mammac5 8,100 Views
Joined Nov 10, '09.
Posts: 735 (30% Liked)
I work in both inpatient and outpatient DM mgmt. There is theoretically no limit to the doses of basal insulin...no upper safe dose to prescribe the way we think of meds like METFORMIN. Having said that, I normally will have pts split a large dose into 2 injection sites for better absorption...say, if they are injecting 80 units total I would have them inject that into two sites, but they can do so at the same time.
Patients who require 200 or more total daily units of insulin may do much better with U-500 insulin since the volume injected is much smaller and seems to be better absorbed/assimilated. I live/practice in an area of the country with high insulin resistance and actually use quite a bit of U-500. We still use NPH for some patients, as well. Especially since it is dirt cheap at Walmart pharmacies...not as great a basal insulin as LANTUS or LEVEMIR (which usually should be dosed BID) but cheap = the only way to go for many patients.
Appropriate to hold the insulin in an elderly patient with CBG of 75 but if your institutional policy says you must notify the prescriber when you judge that the insulin should be held, then you should follow that policy.
Giving the insulin and then offering the patient a milkshake would frustrate the CRAP out of me, as a prescriber! What is the point of that? Why would anyone give a milkshake to a diabetic patient? Sheesh.
Y'all may or may not agree with ChuckE's post, but can we all just agree that it was funny as heck? We have to remember to take nursing (and our responsibilities there) very seriously...but we don't always need to take ourselves quite so seriously.
School matters - particularly for new grads, in my opinion. I was hired at a hospital that is known NOT to hire new grad NPs...even new grad NPs that are already RN employees at the hospital and who have reputations as good nurses and employees. I was offered the job for a couple of reasons (contacts I made in my field during ANP clinicals, solid interviewing skills, etc.) but it was helpful that the physician deciding whether to interview me was familiar with the school I went to and worked with other physicians who did their residency at the same school.
Would I have a job right now if I didn't go to a "big name" school? Maybe so, but it would probably have taken months longer to find something and it wouldn't have been THIS job - which is my dream first job.
As someone who has 66 days until graduation (but who's counting, right?) I can say that the single best piece of advice I can give you is this:
Don't get behind!!!!
Sounds simple, I know, but it can happen very quickly and before you know it you're trying to claw your way out a big old hole you've dug for yourself. Don't let it happen.
Have your calendar ready (one big enough to write lots of things down) and sit down with every syllabus each semester and enter the dates when assignments are due. Then use a highlighter to mark those that are biggies (tests, scholarly papers, etc.) so you can't possibly miss them. Personally I like to make a little square to the left of each calendar entry because I feel strangely satisfied by putting a check in the box for each item I accomplish!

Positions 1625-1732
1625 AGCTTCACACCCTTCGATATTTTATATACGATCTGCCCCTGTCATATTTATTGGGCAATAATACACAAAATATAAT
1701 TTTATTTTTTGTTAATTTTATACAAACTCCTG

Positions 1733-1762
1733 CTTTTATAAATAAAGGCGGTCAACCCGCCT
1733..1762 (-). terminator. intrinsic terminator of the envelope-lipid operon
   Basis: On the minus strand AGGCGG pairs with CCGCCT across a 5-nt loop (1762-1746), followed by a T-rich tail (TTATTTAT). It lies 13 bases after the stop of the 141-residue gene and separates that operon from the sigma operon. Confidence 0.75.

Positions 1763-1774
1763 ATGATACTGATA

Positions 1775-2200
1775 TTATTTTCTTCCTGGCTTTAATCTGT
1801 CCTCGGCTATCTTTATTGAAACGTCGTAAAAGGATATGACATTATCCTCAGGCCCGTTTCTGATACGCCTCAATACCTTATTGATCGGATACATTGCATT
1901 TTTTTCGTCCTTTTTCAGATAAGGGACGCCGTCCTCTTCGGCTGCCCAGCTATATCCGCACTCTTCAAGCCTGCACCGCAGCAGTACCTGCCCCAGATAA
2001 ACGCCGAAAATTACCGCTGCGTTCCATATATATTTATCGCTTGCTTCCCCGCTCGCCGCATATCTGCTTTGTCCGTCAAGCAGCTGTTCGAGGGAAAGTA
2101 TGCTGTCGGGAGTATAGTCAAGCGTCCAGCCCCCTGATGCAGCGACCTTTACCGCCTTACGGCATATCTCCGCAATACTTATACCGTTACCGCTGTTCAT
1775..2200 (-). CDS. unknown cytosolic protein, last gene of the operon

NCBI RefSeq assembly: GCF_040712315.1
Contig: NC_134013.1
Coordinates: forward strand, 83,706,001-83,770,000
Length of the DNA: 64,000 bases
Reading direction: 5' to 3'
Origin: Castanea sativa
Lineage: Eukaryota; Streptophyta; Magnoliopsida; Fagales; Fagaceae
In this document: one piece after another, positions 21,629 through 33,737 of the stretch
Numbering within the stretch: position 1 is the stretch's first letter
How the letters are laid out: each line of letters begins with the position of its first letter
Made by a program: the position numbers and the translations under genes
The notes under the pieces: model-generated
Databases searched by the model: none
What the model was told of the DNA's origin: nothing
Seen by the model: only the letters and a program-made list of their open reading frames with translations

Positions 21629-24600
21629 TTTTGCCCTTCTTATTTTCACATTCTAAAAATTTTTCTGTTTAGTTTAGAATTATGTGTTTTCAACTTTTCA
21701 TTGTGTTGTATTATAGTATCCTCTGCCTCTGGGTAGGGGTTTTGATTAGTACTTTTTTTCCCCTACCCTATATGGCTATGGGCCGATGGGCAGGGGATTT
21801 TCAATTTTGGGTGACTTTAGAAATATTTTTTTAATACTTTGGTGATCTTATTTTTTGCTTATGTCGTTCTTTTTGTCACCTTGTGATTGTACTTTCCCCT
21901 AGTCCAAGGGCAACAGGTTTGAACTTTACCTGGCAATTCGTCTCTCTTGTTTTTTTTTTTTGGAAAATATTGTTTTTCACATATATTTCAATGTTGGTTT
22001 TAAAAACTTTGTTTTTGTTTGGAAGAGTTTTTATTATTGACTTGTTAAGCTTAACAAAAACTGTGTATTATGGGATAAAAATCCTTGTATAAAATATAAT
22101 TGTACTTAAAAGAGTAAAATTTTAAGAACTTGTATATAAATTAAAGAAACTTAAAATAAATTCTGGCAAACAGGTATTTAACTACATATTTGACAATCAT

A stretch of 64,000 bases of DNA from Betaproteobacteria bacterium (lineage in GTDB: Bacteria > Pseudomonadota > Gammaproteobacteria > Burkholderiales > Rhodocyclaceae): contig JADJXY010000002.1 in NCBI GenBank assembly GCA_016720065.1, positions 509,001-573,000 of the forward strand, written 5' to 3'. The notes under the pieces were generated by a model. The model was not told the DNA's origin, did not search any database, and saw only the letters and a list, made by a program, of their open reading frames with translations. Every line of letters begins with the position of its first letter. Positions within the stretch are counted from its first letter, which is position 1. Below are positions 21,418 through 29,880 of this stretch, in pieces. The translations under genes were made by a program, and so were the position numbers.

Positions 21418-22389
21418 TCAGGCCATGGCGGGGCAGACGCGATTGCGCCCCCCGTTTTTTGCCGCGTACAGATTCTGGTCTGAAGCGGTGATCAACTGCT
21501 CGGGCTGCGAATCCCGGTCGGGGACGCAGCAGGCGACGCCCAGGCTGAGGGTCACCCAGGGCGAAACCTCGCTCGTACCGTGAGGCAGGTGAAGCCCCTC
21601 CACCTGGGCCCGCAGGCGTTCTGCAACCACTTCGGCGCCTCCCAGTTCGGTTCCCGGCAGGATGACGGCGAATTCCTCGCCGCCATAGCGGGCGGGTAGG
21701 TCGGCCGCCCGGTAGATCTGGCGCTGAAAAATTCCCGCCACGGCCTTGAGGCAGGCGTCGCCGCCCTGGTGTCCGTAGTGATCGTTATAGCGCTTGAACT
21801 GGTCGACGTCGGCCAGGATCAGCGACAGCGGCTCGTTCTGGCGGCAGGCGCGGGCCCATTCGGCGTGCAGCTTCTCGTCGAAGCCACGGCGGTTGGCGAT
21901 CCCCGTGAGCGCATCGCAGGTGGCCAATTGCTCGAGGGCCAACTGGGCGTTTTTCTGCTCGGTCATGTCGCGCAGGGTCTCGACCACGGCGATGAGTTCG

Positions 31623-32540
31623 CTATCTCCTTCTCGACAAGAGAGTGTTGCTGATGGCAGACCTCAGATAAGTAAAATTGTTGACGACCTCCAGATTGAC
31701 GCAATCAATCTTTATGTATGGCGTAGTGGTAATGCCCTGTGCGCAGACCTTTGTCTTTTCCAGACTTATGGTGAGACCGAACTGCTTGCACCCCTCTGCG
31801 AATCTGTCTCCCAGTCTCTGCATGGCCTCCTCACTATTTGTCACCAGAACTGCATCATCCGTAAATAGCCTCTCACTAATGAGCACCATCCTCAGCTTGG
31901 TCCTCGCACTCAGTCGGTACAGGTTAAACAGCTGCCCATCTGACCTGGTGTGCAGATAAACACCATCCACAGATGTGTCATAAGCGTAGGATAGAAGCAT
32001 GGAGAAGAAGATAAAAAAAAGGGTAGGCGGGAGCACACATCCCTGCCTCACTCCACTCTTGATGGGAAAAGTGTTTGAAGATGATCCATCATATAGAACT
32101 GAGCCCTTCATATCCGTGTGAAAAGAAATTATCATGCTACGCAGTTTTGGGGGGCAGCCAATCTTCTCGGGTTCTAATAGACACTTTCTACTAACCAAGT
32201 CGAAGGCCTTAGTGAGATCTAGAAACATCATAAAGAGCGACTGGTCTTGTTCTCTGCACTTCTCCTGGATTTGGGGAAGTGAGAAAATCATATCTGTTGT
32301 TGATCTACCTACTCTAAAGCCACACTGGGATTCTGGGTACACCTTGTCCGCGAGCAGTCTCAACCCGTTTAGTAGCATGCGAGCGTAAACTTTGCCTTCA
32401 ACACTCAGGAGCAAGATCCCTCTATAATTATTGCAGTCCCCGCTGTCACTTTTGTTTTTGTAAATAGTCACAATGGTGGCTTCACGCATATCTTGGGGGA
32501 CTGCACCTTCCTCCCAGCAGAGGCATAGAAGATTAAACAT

Budget and guard your time. If you're going to work full-time (which no one I know can actually accomplish while also doing 30-hr wk of clinicals) you absolutely must be realistic with your time and expectations. Family & friends must know that you won't have much recreational time during the program and that you will strategically ignore/neglect them when deadlines dictate. Some of them will stick with you and some may fall away, but you just can't attend every single baby shower, birthday party, bridal lunch, church activity, or sports event that you did before you got started.
Boundaries are important and if you live with others they need to know that just because you're home, doesn't mean you're "off."
This whole deal has been a GREAT adventure! I've learned so many things that didn't have anything to do with nursing or medicine - and I hope the same for you, too.
I have social anxiety and am naturally quite introverted - nothing recharges me like having a full day where I don't have to talk to anyone. I am an Adult NP x 4 years now and very good at my job. Whether in clinic or at the hospital, when I see patients I am in control of the situation. I steer the conversation and I basically determine how long the encounter will last. I have found that when I am in my element, I have little to no anxiety. And I am a great listener, although doing so for hours on end drains me and then I come home to peace and quiet. I have a great husband who understands that I want to be in the same room with him in the evenings, but I may not want to talk much all night.
Now a work-related social event (cocktail party, holiday dinner, etc.) or a meeting will definitely make me anxious and I do all I can to avoid these situations. Hate small talk! When they cannot be avoided, I rely on pharmaceuticals to keep it together.
The short answer is, it depends. Each site and preceptor is going to be different. Some preceptors are great and will allow you to advance in autonomy, while always being close enough for help when needed. Some preceptors are control freaks who will never allow you to see a patient on your own, no matter how simple the reason for the visit.